Nutrition is Vital to Successfully Breeding Back First-Calf Cows
Courtesy of vitaferm.com
Multi-tasking is never easy. Imagine the life of a 2-year-old heifer just turned mama cow. She’s still growing and maturing herself. Now, she’s given birth to a 70-pound calf that depends on her as its sole nutrition source, and in 45-60 days needs to be ready for rebreeding for her second pregnancy. To make sure she is in proper condition, and can manage these multiple responsibilities, she must have a quality nutrition plan in place.
“Every situation is different, but a good mineral program and a good feeding program is the key,” said Neri Barstow, owner of Barstow Angus at Springview, Neb. “Two-year-olds are challenging. They have a lot of production built into them. They are trying to put a lot into their first calf, and they are trying to get themselves back into shape. You need to get enough energy back in them to allow them to achieve all these things.”
Barstow said he will start calving his herd of 250 registered Angus cows on Jan. 20. However, his focus on nutrition doesn’t start when that first calf hits the ground. He starts preparing those cows for their roles as mothers and propels their nutrition during the third trimester. He saves back his better hay and starts feeding that in early December, making sure their condition is right for calving and nursing a calf when the time comes.
“They go on a better meadow hay resource, and they get their protein from alfalfa. On those young cows, you’ve got to manage that body condition on them. If they go downhill a little bit, you’re behind the eight-ball. And, they can go downhill quickly,” Barstow said.
He also relies on VitaFerm® Concept•Aid® to help prepare them for calving and breeding. Vitaferm Concept•Aid is a line of vitamin and mineral supplements for beef cattle formulated to promote effective, easy breeding when fed 60 days pre-calving through 60 days post-breeding. High concentrations of vitamin E and organic trace minerals, coupled with the Amaferm® advantage, supports quick repair of the reproductive tract and more energy for reproductive success. Additionally, increased nutrient absorption and digestion leads to healthier and heavier calves giving the producer performance that pays.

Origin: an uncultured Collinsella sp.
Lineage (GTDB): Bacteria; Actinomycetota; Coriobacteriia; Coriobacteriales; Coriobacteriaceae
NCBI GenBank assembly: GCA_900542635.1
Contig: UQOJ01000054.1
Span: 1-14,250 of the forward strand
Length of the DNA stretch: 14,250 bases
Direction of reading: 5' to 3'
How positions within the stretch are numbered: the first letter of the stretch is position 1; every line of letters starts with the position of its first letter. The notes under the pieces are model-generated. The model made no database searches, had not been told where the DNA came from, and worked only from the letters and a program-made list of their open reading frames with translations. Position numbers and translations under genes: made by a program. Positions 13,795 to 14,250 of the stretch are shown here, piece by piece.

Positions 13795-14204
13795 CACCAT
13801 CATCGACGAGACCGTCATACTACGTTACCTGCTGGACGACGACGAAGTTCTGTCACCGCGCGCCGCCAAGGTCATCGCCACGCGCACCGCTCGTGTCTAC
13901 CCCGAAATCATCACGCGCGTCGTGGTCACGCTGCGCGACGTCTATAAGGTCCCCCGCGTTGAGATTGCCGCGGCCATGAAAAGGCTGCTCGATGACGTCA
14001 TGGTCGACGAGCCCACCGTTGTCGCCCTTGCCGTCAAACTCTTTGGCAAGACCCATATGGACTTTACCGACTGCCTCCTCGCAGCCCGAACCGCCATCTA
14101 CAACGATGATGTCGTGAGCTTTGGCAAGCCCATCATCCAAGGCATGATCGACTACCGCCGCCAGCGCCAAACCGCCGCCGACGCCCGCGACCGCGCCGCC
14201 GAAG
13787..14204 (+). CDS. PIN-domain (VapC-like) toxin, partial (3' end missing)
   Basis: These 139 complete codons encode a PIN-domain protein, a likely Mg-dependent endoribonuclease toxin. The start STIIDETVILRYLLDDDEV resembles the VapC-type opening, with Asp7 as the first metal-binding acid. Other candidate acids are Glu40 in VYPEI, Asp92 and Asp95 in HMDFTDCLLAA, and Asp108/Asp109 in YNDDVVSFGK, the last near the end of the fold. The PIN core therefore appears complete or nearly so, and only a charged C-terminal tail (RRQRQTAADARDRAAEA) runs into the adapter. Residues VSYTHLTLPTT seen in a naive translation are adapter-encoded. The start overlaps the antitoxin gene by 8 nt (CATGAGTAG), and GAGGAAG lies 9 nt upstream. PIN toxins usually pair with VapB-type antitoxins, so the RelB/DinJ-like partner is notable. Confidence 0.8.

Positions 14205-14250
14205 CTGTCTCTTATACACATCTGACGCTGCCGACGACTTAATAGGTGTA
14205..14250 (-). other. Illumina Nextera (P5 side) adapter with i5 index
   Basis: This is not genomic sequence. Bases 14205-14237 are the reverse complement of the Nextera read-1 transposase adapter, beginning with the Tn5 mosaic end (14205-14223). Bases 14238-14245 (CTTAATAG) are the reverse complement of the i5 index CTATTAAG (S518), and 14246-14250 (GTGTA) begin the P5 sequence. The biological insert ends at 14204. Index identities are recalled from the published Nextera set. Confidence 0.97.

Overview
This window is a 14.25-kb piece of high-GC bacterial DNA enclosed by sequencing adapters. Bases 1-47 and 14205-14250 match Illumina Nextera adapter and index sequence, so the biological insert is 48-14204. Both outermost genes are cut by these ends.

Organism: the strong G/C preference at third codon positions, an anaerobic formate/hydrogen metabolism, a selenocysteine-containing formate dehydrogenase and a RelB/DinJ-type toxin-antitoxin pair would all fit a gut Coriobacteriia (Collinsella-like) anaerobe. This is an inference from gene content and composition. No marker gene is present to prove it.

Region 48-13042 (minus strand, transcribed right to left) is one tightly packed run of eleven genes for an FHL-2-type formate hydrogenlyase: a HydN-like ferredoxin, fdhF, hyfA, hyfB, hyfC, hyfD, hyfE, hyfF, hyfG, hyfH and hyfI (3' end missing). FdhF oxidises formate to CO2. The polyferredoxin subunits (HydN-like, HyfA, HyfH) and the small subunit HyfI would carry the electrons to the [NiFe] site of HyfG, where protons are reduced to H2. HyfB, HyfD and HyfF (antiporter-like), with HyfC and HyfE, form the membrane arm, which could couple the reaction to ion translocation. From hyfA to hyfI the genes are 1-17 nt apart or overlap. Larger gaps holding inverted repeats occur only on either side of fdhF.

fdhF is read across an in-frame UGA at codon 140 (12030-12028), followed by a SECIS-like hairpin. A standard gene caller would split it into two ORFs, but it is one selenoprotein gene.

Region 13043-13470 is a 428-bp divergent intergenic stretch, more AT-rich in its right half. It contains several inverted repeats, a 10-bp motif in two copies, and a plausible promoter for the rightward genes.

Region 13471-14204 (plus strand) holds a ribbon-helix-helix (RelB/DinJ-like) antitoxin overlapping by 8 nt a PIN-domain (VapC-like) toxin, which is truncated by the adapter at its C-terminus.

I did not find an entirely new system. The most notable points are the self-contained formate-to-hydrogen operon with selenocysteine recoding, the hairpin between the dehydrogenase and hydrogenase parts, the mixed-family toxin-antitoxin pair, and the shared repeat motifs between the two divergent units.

“Several years ago, we were really having trouble with a group of cows, and we got on VitaFerm. We did notice that we got a lot more settled in that first 21-day heat cycle when we started breeding them. This spring, in a group of 40 head, we had 39 breed back in the first 35 days,” Barstow said.
After his first-calf cows are bred, he puts them on a total mixed ration that includes silage, alfalfa, distiller’s grain and roughage. He also makes sure they have plenty of clean, fresh water and maintains a strict vaccination protocol and parasite program. Perhaps just as important as his nutrition and herd health programs is keeping those younger cows separated from their mature counterparts, so they can continue to grow.
“We keep those first-calf cows separate until their calves are weaned off and then they go in with 3-year-old cows. Together, they go on fall grazing and we monitor their condition. If they are needing a little better diet, they get it. If they fall out of bed the next year, there’s no excuse for it,” Barstow said.
Finally, he makes sure during the “spring calving” days of 20 to 30 degrees below zero and blowing winds, that all the pairs have wind break protection and have bedding on the snow to help keep them as warm and dry as possible.
With about 85 to 90 percent of his calving completed in 45 days, Barstow places a heavy emphasis on getting his first-calf cows bred back efficiently. Coming into heat late and not getting bred back is definitely one way to be culled from the ranch in the rolling Nebraska Sandhills. Bartstow said if they don’t get bred within 45 days with that second calf, they usually don’t make it to their third calf on the family-owned ranch.
“We try to give them every chance we can on the those first-calf cows. It’s imperative. You’ve got a lot of money invested in them by then, and to have them have one calf and come up open or late, you’re losing money. When you take shortcuts, it costs you,” Barstow said.
Nutrition. Herd health. Management groups. Wind protection. These are all things that can help overcome the challenges that the multi-tasking 2-year-old cow faces as she calves, nurses and faces rebreeding.